Do you ever look around you and suddenly realise things are moving so fast you’ve barely taken it all in? Where’s summer gone? Is Christmas really that close? How old am I going to be at my next birthday?
Lately I’ve realised that both my children are surprising me with their independence. In fact, it’s happening so quickly I’ve hardly had the chance to notice.
My son, who has been at school for a year now and is 5, is constantly telling me he’s a big boy, but in my mind he’s still my baby. So this week when he asked to start playing rugby, I was shocked. My baby, playing rugby? There was no way he was big enough. I spent a few days in constant argument with myself about him doing it, or not doing it. I had to say yes though, aside from the fact his dad is a huge rugby fan and the whole Welsh side of the family would consider it a rite of passage, it’s only fair to say yes to something he’s interested in.
My concern, as his mum, was that he might get hurt (I know, it’s just tag rugby), I was worried he wouldn’t understand the game, he’d be too slow, he wouldn’t concentrate (he’s a bit of a daydreamer). My son, my beautiful boy, is a smart kid, but he’s also keen to make his own rules. I was concerned he’d stand out and be the odd one because, maybe, he wouldn’t play properly. I couldn’t say this though, of course, it’s not fair to voice those sorts of concerns about that to your children as it’ll fill them with a sense of doubt.
He came back from his Sunday morning rugby practice full of how much fun it was, how it was hard work, but that he’d liked it. It was as he animatedly told me a funny story about what one of the children had done that it clicked, here was a person whose character was defining right in front of my eyes. This boy, no longer a baby, is a passionate, funny, clever, understanding and kind person. I realised how much he looks after his younger sister, how he takes it upon himself to help me most days and how he’s constantly striving to push himself. His independence feels like it’s come from nowhere, but it has been emerging and evolving for almost as many years as he’s been around. His inquisitiveness is why he began to crawl, take a first step and later, the reason why he is always asking questions.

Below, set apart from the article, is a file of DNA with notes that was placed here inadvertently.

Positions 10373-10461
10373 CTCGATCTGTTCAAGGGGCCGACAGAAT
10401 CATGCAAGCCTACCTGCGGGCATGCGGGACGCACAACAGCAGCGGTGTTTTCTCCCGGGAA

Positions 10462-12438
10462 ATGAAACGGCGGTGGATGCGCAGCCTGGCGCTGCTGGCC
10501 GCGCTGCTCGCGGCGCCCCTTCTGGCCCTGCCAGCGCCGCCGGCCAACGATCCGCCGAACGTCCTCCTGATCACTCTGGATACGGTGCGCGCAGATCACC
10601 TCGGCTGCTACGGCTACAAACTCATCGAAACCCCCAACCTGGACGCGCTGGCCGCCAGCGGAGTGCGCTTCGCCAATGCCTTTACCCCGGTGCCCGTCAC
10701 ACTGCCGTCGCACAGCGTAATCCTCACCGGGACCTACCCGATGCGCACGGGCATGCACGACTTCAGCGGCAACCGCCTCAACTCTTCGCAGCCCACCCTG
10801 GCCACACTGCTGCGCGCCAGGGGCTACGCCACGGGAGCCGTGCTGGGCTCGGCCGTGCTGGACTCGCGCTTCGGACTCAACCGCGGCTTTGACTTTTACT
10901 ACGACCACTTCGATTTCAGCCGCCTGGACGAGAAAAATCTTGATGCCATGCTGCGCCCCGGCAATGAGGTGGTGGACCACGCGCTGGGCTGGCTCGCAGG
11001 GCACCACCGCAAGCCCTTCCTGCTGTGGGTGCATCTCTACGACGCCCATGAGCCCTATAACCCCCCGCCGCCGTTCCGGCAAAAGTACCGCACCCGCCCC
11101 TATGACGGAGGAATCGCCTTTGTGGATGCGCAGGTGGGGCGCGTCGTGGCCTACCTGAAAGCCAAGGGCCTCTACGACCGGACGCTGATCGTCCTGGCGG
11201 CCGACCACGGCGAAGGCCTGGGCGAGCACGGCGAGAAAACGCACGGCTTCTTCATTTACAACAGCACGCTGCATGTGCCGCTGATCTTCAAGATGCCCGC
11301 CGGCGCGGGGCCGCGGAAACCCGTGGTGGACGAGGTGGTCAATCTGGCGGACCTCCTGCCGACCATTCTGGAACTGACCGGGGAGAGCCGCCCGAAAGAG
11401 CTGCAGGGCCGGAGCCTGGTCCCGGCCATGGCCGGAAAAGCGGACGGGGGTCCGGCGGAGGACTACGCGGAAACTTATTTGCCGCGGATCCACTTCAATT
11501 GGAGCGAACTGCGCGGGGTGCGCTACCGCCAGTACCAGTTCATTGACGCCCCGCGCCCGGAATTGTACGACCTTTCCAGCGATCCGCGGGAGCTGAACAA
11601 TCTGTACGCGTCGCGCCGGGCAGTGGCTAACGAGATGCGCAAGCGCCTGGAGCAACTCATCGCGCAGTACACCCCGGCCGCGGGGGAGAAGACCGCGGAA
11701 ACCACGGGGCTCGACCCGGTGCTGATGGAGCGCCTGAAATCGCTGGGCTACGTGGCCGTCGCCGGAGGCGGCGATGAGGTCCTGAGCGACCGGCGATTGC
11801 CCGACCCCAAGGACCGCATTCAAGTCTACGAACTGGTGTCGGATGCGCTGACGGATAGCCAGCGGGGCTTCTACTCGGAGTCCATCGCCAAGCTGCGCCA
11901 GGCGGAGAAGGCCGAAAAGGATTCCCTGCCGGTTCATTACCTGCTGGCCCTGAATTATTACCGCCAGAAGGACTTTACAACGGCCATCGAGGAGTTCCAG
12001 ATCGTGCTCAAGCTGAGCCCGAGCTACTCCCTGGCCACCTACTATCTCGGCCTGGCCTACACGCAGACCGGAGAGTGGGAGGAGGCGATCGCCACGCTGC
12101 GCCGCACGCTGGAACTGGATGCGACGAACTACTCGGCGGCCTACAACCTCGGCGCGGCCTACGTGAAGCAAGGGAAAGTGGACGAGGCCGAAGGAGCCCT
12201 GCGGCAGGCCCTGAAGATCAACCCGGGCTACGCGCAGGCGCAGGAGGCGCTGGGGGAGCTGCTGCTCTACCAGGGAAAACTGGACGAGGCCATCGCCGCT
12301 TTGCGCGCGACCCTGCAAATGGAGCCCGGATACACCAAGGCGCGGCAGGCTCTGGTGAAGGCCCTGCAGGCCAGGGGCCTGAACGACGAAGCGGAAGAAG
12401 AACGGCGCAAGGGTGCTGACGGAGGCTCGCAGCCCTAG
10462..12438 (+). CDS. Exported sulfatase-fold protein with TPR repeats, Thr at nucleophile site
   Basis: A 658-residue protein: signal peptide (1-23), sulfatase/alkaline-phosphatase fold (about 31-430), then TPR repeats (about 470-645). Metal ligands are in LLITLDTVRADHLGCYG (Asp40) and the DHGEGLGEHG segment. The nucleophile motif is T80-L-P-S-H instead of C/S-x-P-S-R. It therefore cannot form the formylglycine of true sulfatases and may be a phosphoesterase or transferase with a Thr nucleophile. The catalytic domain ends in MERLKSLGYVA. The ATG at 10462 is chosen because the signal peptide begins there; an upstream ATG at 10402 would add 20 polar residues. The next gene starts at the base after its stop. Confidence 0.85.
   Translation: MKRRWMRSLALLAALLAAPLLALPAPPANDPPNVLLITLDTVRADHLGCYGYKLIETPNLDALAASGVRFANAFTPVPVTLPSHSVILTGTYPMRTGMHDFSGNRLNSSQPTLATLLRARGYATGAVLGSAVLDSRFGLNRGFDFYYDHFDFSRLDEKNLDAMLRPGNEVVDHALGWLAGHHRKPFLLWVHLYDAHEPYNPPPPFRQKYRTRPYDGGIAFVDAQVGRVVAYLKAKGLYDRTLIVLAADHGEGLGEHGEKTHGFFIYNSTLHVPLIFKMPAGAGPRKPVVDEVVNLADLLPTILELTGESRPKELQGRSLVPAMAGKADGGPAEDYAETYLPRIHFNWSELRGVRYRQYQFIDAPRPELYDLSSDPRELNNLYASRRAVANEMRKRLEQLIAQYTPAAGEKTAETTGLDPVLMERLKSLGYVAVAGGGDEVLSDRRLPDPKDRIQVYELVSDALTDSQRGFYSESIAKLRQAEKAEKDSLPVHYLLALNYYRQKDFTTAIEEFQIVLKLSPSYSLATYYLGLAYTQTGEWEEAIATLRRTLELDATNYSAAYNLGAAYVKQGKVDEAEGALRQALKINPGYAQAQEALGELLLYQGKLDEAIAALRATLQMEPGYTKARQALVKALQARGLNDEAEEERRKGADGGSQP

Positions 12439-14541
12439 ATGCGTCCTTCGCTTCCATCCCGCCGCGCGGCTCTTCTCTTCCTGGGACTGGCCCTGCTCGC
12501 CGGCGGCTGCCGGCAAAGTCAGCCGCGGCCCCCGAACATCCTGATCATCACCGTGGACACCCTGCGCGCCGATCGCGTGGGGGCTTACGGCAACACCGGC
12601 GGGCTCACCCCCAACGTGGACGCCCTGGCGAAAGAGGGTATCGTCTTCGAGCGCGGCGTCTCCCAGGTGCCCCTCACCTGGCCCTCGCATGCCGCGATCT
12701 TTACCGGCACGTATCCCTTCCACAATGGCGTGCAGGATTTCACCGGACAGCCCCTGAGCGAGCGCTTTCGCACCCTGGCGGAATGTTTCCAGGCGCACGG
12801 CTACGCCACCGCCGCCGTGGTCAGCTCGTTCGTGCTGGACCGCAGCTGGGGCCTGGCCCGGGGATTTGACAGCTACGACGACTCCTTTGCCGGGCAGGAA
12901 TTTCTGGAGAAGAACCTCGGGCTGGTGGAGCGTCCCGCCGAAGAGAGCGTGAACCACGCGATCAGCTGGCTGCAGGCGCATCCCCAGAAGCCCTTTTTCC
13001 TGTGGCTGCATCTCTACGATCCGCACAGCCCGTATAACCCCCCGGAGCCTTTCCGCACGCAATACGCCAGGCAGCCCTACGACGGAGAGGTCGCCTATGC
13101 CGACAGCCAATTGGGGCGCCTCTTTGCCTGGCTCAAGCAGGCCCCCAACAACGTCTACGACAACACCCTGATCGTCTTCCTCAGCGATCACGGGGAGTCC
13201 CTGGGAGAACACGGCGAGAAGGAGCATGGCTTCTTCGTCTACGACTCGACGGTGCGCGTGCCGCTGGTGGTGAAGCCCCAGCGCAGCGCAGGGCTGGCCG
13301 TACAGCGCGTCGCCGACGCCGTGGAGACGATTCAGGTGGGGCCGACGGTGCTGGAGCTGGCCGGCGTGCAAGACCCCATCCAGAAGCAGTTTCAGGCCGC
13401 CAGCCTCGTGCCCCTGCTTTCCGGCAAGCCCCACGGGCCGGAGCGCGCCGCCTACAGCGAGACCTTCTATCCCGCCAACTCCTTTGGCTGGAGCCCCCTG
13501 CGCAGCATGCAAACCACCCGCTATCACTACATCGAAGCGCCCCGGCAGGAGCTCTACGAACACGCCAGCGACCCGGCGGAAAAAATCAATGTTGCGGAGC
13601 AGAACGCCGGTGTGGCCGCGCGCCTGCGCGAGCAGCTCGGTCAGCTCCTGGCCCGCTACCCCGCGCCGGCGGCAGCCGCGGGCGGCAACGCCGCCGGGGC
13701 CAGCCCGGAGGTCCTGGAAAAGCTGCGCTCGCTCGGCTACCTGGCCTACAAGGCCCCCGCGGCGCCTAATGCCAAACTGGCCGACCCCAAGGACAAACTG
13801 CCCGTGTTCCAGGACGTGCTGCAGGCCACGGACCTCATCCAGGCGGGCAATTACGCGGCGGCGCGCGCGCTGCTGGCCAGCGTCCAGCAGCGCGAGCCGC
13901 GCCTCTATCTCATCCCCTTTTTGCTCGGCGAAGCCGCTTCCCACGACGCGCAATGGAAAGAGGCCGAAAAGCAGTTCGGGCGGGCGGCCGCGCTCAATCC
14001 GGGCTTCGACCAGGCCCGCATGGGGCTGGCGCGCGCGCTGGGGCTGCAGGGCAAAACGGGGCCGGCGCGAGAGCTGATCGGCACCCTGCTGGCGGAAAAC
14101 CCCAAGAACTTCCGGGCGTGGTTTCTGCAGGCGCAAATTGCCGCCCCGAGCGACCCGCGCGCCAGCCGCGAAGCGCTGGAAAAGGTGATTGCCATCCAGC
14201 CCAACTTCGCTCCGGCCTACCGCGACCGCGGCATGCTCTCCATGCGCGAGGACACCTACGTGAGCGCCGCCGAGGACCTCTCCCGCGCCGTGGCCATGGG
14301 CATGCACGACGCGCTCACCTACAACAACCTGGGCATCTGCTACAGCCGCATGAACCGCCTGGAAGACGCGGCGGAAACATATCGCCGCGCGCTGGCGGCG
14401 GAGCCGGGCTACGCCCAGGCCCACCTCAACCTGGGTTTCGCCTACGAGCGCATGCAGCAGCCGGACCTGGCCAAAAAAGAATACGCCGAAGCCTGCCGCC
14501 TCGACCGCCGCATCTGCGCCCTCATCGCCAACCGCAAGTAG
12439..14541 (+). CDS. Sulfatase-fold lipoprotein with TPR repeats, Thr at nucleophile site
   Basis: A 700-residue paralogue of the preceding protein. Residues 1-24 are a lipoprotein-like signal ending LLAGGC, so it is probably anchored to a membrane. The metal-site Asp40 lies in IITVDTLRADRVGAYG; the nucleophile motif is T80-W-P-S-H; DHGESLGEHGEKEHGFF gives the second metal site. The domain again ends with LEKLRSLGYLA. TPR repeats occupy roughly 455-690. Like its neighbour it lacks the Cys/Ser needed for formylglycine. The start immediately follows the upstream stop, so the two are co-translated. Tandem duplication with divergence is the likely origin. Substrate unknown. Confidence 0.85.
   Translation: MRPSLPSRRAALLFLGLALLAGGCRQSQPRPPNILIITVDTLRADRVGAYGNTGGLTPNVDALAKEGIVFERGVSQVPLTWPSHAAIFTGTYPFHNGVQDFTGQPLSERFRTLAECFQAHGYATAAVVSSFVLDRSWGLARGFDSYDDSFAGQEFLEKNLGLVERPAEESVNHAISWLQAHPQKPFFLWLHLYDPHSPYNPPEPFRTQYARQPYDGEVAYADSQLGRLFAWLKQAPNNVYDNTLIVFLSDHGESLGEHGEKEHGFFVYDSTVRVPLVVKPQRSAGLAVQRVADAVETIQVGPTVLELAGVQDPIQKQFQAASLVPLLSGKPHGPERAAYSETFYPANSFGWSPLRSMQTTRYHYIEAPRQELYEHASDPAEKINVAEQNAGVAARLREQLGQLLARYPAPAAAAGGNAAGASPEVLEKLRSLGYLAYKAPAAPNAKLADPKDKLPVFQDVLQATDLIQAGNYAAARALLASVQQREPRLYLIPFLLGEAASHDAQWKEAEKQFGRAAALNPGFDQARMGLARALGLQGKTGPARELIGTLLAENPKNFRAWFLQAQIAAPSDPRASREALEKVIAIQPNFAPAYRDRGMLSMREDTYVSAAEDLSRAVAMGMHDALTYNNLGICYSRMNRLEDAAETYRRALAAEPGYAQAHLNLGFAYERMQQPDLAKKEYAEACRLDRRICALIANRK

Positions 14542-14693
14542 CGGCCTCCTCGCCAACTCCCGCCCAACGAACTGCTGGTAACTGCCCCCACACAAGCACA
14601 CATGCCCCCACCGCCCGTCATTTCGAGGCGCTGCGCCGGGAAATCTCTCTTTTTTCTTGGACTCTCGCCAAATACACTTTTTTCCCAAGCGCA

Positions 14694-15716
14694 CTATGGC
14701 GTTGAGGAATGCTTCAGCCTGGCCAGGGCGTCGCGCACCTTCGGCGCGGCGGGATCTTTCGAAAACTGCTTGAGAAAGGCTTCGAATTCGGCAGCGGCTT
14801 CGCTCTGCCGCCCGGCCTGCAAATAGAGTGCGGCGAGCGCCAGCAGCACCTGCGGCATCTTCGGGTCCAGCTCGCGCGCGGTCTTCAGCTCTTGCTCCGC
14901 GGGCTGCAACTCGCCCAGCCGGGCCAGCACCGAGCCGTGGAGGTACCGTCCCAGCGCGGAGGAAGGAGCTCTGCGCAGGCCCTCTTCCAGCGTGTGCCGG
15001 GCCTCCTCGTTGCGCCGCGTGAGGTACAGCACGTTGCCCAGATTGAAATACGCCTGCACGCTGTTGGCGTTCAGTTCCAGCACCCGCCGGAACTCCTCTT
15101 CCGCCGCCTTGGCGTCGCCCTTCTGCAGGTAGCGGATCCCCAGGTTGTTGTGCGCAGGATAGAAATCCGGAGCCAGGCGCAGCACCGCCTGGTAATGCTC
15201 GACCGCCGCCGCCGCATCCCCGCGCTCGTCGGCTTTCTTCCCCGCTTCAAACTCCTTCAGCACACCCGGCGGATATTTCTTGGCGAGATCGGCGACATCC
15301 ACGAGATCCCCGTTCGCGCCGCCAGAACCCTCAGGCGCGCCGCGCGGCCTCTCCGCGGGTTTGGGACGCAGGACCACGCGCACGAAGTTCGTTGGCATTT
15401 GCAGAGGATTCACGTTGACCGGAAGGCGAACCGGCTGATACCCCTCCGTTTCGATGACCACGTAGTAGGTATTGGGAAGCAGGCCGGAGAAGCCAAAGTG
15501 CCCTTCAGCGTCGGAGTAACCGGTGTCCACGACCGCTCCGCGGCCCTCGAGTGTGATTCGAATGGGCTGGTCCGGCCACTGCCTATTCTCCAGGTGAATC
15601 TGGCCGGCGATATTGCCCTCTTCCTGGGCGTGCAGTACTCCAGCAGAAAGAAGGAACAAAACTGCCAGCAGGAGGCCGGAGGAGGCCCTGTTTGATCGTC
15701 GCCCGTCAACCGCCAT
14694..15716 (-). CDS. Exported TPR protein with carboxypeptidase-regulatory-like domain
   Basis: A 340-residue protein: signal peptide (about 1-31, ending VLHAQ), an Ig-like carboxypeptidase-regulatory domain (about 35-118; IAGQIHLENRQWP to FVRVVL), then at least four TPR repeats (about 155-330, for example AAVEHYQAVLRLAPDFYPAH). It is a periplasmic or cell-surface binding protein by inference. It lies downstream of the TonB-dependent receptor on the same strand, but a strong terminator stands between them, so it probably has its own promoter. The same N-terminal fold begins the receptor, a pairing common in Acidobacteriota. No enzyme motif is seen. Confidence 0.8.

After this moment of clarity I looked at my daughter, she’s 3 ½, and I wondered what I was missing about her too. True, she’s not going to play rugby (yet), but she’s far more independent than I give her credit for. She happily goes into nursery now without a look back at me, and she’s been helping me in the kitchen for the last year or so now too. I realised she has kitchen skills – she can chop (with supervision of course), mix and serve up. She also independently sets the table, she can go to the loo by herself (including washing hands!) and she’s actually pretty good at choosing and putting on her own clothes.
Why have I not seen this before? Why do I still think of her as a toddler, rather than a pre-schooler (a big difference)? Her character is clear too, she’s hilarious, feisty, strong, resilient and dotes on her brother. And yet I still baby her, I give in to her whims of snuggles and cups of milk in the morning, I’m a pushover when she wants something doing for her. I still give her the option of buggy or walk (secretly hoping she’ll choose buggy as it’s easier than walking with her).
I think I’m so programmed to look after her, and her brother, that it’s hard to take a step back. I don’t want to spoon feed them and I certainly have no urgency to wipe their bottoms, but it’s still hard to tread that line of stepping back but being there when they need me.
But ultimately, that’s the lesson I’m trying to learn. I’m trying to learn from them what they need from me and when they need me to help. And in the meantime I can enjoy watching them learn new forms of independence, even if ‘sometimes’ it means more work for me (I’m thinking of the recent attempt to make their own breakfast…).